Sunday, February 24, 2013

4 Tips on Being a Better Listener

Is Any One Listening?

Sometimes things can get in the way of having a conversation with a middle school student. A thirteen year old can be highly emotional and take things the wrong way. Then things can take a wrong turn and escalate.  And we all know there are no 'winners' in this type of situation.

Keeping Things Under Control

One way to keep things calm and cool is to be a good listener. It shows that you care and are interested in what your students are saying. And ultimately shows them that you think they have value and their opinion matters.

Some tips to be a better listener-

1. Listen to what your student is saying. Their viewpoint will never make sense to you if all you are worried about is defending your own viewpoint.

2. Don't be more concerned with what you have to say than what is being said.

3. If the current time is not convenient to talk, simply tell you student that another time would be better, that you are busy right now.

4. Don't assume what your student is going to say. You don't know what another person is going to say until they say it. Listen!

Do you have any tips on being a better listener. Let me know!

Wednesday, February 20, 2013

Pop Art, Logos and Soup Cans

Pop Art Style

I teach about Pop Art more than once in 8th grade. My first lesson is based on Roy Lichtenstein's cartoons- simple shapes, bold primary colors, thick black lines and Ben-day dots. This gives the kids a good overview of the basic Pop Art style.

Soup Cans and Logos

My next Pop Art lesson is on Andy Warhol and his Campbell's Soup Can. What I do is have the kids design their own soup can with its own logo. What I use as a motivator is showing them examples of branding and logos of  different recognizable products. What really excites the kids is when I show examples of  branding and logos that are used by different sports franchises. This really gets them thinking about what type of logo they will design for their soup can.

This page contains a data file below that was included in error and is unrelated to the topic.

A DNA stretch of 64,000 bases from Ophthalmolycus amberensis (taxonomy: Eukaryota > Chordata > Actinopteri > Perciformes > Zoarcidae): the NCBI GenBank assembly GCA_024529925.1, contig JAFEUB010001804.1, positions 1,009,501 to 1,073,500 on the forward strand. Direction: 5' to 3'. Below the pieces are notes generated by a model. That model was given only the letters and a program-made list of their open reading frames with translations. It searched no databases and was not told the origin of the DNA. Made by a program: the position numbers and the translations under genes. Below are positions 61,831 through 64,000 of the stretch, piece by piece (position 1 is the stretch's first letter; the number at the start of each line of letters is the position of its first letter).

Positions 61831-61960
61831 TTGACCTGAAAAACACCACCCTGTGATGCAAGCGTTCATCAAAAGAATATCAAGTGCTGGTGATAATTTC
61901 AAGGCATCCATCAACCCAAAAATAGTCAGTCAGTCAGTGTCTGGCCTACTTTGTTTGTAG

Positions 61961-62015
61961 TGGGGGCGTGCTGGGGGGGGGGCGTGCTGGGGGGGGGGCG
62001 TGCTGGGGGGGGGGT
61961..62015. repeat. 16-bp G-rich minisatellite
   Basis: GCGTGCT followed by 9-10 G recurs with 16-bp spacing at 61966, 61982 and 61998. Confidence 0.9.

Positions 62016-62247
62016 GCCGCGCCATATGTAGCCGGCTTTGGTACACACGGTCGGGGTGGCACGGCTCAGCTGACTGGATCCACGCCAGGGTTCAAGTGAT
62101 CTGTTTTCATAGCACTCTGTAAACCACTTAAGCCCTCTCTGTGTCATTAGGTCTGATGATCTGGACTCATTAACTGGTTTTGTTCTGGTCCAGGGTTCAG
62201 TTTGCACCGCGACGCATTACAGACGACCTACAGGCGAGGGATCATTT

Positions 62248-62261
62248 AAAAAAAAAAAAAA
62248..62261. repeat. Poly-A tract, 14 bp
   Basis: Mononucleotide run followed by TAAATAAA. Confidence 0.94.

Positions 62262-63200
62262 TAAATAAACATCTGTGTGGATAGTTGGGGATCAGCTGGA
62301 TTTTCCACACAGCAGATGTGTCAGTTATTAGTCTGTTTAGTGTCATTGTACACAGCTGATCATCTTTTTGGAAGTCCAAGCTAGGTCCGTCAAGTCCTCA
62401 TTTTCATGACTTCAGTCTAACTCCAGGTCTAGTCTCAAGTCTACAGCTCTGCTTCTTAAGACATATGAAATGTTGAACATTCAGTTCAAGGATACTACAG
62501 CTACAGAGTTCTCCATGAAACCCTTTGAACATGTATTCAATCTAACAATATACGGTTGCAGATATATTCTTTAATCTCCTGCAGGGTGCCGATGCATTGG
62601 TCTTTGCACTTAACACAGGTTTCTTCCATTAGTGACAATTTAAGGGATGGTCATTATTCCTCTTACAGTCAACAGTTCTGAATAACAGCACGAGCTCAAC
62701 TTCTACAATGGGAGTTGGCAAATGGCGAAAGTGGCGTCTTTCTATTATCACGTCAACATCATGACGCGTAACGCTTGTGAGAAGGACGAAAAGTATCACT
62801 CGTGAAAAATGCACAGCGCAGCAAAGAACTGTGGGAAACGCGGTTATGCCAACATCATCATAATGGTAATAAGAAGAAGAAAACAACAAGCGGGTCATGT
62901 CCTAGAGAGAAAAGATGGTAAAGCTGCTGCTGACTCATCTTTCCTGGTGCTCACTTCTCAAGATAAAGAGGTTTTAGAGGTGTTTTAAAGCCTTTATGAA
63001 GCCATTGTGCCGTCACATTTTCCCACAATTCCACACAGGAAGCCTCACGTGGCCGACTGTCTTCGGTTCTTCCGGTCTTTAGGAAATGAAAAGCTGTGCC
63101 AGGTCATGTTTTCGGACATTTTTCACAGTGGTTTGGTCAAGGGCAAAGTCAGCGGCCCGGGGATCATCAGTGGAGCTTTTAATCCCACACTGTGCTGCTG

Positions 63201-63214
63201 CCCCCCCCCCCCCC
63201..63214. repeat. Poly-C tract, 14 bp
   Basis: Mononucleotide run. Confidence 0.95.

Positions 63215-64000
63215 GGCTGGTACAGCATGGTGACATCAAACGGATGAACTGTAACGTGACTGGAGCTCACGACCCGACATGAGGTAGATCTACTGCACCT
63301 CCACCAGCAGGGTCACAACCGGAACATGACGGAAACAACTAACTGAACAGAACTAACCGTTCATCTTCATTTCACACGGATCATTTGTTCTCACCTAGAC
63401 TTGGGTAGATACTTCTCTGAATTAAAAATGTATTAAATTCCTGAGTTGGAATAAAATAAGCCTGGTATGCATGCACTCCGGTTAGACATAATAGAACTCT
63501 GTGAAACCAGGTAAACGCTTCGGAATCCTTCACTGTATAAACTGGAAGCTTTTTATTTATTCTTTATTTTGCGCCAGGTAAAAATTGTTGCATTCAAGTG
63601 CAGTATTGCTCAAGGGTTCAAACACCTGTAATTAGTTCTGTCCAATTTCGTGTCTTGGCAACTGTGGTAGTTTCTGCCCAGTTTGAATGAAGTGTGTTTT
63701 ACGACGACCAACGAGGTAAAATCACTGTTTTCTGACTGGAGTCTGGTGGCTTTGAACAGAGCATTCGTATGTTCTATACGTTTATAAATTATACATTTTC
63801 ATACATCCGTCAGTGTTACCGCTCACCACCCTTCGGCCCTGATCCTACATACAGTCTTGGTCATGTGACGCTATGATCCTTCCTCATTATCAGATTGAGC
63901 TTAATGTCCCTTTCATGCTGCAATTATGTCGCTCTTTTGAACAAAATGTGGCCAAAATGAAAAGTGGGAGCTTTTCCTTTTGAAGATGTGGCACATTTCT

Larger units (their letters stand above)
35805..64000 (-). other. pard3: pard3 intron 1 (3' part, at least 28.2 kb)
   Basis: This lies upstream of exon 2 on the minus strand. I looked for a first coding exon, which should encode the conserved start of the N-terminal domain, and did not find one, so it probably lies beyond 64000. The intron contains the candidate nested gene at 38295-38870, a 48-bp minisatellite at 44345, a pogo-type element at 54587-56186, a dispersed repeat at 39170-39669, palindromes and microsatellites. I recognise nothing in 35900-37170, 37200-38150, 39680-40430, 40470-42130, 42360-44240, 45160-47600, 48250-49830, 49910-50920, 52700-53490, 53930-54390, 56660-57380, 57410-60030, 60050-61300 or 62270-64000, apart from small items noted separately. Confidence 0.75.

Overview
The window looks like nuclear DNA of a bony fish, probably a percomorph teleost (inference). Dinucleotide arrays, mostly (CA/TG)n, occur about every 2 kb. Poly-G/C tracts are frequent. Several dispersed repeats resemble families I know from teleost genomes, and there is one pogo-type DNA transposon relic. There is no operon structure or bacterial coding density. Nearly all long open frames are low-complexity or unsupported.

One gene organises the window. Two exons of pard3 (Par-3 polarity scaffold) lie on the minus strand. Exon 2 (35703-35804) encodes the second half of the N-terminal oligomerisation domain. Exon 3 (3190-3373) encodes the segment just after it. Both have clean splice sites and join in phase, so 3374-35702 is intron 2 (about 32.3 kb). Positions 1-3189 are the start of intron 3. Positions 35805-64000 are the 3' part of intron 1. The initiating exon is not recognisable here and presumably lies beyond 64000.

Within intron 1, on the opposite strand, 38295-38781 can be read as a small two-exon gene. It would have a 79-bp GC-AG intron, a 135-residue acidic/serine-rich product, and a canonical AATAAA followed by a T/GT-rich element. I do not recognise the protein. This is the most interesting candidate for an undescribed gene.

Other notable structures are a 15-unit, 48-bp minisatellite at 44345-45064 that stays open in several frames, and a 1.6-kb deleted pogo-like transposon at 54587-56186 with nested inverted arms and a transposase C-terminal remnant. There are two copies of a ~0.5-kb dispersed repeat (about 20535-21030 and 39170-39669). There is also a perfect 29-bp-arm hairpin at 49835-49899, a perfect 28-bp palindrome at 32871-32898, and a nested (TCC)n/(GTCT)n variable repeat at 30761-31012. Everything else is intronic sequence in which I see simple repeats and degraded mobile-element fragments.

We talk about the symbolism of different logos and the meaning of the different colors of the examples I show them. I ask lots of questions- Why do you think this symbol was chosen? Do they think there was a special meaning behind the colors use? They come up with a lot of good answers because the logos are so familiar.

Then it is time for them to make their soup can. They still have to work with the Pop Art style but they now have to design a logo for the soup can they create. 

Do you teach about Pop Art? I'd love to hear about it! You can comment below.

Sunday, February 17, 2013

Making Clay Slab Suns

Clay Slabs

These are some clay sun we've made. We start by rolling out slabs and etching in a circular shape using a stencil. The kids than etch in the sun's rays in what ever style they want. After they are done designing the style of their sun, we then use clay tools to 'cut' the suns out of the slab.

Designing Features

They then roll out another thinner slab to design the features. The features can be anything- eyes, noses, mouths, tongues, or sunglasses. Whatever it is to make their sun unique. I also ask them to put some sort of texture onto the sun rays by using the clay tools. 

The features are then attached to the clay sun slab. The last step is to poke a hole through the top of the sun so we can put a wire through to hang them after they are done.


We don't have a kiln, so I use Sculpty for this project.  The Life Skills class graciously helps us by cooking the suns in their oven.

Our last step is to paint the suns with acrylic paint.

Have you ever had your art class make suns? I'd love to hear how you make them?